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Friends with Benefits

It’s no secret that in real life those wild, passionate, romantic relationships you see in movies never work out in the long run. The marriages most likely to stay together are the ones built on friendship. People seemed to know that, up until about fifty years ago, when Hollywood started pedaling this idealized version of romance which eventually created a lot of really nice Julia Roberts movies. Friends with Benefits seems to know that too and so when Dylan (Justin Timberlake) and Jamie (Mila Kunis) become sex friends, there’s reason to hope that eventually their sex friendship will turn into a real, long-term relationship. They prattle on about how this is just a holding pattern until they find real romance, but hidden within the subtext of the film is the idea that romance is a mirage, and that what they have right here and now is actually better than anything they could get from flowers and candies, and dates had in horse-drawn carriages.

In fact for at least fifty-percent of the film Friends with Benefits seems entirely dedicated to this ideal, so much so that it spends a lot of its running time on fairly unfunny scenes in which Justin Timberlake and Mila Kunis sit around mocking those sweep-you-off-your-feet romantic clichés. This makes it all the stranger that the movie gives in to those same clichés, in the end. Director Will Gluck’s film seems sort of sheepish about it while it’s happening, as if the script’s looking for some other kind of out and just can’t find it. In the process it becomes almost desperate for some other way to woo the audience, even going so far as to throw in a random dose of Alzheimer’s, but at some point the whole production simply shrugs its shoulders and walks away into the credits sequence as if to say, “we just couldn’t think of anything else.”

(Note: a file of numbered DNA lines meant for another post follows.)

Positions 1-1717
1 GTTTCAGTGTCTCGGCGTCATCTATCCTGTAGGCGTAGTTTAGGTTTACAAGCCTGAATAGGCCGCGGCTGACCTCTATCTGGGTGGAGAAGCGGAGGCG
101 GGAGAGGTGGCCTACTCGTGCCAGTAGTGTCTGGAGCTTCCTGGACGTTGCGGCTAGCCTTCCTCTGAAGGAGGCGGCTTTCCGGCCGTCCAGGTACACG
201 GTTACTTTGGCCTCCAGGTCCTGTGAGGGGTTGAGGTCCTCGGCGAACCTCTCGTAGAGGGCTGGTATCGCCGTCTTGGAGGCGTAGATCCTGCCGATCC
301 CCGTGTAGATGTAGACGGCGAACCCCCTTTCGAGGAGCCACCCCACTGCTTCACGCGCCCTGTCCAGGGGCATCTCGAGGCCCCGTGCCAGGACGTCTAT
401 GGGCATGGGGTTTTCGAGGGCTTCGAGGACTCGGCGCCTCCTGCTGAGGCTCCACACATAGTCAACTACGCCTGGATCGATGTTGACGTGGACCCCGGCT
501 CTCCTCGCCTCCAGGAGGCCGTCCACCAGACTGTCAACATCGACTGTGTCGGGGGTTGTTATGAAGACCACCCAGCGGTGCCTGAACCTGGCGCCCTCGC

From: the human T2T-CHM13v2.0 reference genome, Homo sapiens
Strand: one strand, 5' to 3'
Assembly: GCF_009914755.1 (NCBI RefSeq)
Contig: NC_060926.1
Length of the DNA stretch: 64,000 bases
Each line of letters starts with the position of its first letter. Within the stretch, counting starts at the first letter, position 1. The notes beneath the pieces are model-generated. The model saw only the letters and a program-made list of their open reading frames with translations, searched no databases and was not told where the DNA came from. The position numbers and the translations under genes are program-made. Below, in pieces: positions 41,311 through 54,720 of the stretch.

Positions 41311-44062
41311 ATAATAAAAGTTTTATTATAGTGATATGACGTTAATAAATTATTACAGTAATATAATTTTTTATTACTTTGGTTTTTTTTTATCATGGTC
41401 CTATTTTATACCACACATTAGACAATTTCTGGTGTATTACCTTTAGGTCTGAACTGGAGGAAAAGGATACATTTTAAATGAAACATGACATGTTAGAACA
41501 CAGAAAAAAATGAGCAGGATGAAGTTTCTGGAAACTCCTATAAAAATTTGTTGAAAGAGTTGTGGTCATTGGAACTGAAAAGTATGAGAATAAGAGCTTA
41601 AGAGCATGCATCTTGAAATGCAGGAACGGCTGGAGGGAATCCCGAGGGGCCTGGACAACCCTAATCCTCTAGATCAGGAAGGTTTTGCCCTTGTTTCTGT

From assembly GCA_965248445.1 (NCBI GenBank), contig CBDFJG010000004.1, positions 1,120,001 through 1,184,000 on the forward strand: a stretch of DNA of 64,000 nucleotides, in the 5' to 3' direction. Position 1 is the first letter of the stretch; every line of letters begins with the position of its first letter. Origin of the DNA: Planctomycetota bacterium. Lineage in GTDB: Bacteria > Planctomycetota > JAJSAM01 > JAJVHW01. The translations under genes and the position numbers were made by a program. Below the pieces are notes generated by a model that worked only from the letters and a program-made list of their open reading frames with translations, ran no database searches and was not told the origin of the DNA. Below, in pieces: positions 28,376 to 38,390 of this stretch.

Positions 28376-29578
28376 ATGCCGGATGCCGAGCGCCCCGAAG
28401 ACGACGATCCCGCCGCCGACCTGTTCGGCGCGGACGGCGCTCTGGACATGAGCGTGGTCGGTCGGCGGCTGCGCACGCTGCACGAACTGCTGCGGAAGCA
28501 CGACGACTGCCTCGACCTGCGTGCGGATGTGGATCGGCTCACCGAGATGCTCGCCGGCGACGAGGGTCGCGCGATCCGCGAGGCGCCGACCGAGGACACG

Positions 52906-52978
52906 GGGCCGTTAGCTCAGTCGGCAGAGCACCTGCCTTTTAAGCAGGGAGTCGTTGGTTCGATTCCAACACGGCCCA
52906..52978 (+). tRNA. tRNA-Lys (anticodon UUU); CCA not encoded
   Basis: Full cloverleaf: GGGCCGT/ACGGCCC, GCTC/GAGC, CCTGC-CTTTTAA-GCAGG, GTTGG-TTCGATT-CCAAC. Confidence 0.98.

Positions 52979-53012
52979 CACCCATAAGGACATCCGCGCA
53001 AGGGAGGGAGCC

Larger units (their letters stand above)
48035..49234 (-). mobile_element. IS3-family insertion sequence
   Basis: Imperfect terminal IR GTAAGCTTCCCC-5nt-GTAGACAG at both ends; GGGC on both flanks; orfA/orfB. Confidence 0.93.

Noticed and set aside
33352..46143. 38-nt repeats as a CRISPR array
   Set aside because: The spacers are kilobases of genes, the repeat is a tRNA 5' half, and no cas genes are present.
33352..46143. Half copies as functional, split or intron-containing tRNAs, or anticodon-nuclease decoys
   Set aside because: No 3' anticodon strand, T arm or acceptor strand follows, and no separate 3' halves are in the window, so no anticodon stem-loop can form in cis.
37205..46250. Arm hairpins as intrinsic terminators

Though Friends with Benefits eventually loses that battle against clichés, that fight is the most interesting thing about the movie by far. The cast seems to sense there’s the potential for something special going on here, and they’re willing to take things to the limit to try and get there. Justin Timberlake and Mila Kunis quite literally bare it all in the name of attempting to create sex scenes which move beyond the usual, chaste, PG-13, couple under sheet stuff you’re used to in other films. Like the rest of the movie, those scenes too never quite get there, but the pursuit of something both engaging and real is admirable, even when they fail to get there, in the end.

There’s a lot to admire about Friends with Benefits and, aside from those cliché dissection scenes, some of its even funny. Mila Kunis and Justin Timberlake are a capable couple, though I can’t help but wonder if both of them aren’t better suited to a career as brilliant character actors. Timberlake in particular, seems almost too talented to be wasted as a stiff, standard, romantic leading man.

I’d like to tell you that Friends with Benefits is the first movie ever made in which two people try to have sex without romantic entanglement, and no one ever gets jealous. I’d like to tell you that this is the first movie of its kind in which both participants realize that real friendship is all they need, they have tons of fun in the bedroom, and eventually forge a permanent life together based on mutual trust and respect. Instead the best I can tell you is that Friends with Benefits wants to be that movie, seems to know it needs to be that movie, and then tries mightily to be that movie. But in the end, when it comes right down to it, it can’t find a way to make a movie involving this premise without those clichés. The movie dodges it, to some extend, by finding Hollywood romance inside their existing relationship, but it still smacks of something that still misses the mark the movie’s going for. Maybe that’ll kill it for you in the end, but I still had fun with it.